Inventory analytics is the corner stone of supply chain analytics. A company in trade industries may have 30-50% of their assets tied up in inventory. An effective inventory management can improve revenue by increasing product variety and availability, and reduce cost and speed up cash cycle by reducing excessive inventory and waste.
Through real-life examples (e.g., Amazon vs Macy’s), you will learn hands-on tools and skills to discover and solve inventory problems by data analytics. Upon completion, you can answer the following questions:
1. For which industries is inventory important?
2. How may inventory drive a company’s financial performance?
3. How do I know that I have an inventory problem?
4. How to classify inventory and manage it accordingly?
The Value and Impact of Inventory
Welcome to inventory analytics - the corner-stone of supply chain analytics. In this week, you will first learn the story of Amazon and Macy’s, then get an overview of the course, including the value, trend, breakdown, and economic indication of inventory in the US and the world.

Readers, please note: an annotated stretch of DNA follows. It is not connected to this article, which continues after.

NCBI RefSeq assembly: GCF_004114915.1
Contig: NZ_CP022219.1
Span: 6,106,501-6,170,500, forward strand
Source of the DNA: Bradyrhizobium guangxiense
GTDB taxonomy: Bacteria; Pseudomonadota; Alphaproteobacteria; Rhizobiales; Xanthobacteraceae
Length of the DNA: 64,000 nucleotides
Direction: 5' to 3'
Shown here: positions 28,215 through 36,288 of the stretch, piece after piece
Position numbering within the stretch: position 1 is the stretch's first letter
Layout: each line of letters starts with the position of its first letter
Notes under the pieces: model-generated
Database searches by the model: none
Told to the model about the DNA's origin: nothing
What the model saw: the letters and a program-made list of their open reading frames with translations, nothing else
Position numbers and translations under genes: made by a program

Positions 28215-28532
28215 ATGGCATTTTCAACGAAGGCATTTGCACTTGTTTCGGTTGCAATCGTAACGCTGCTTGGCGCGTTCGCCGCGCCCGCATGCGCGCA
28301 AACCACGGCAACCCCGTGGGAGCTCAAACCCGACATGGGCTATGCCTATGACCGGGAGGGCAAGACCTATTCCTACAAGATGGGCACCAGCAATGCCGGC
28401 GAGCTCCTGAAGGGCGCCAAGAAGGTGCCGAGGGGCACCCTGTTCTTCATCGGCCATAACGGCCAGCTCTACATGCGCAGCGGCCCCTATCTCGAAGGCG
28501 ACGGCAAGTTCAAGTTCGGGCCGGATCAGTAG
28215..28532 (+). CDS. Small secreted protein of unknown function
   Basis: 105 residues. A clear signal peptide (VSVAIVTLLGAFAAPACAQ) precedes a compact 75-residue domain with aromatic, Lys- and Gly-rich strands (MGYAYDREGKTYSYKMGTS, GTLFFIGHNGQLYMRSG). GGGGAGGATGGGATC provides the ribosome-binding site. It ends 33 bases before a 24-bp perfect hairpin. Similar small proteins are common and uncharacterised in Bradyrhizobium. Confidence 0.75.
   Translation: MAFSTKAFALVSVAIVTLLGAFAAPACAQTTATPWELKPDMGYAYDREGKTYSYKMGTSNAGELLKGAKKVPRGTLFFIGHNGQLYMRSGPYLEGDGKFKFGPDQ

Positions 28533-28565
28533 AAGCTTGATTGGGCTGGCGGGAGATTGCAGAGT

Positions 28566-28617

In Which Industries Is Inventory Important?
The importance of inventory is industry and country dependent. In this week, you will be able to identify the importance of inventory in various industries (and countries) by two metrics: Inventory as a percentage of the total assets and inventory turns (or days).
How May Inventory Drive Financials and How to Discover Inventory Problems?
How may inventory drive a company’s financial performance? How do I know that I have an inventory problem? Why do companies hold inventory and why not? You will be able to answer these questions in this week.
Classifying and Managing Inventory
Some products are more important than others for inventory management; the inventory of different products may be managed in different ways. In this week, you will learn how to classify inventory and manage it accordingly.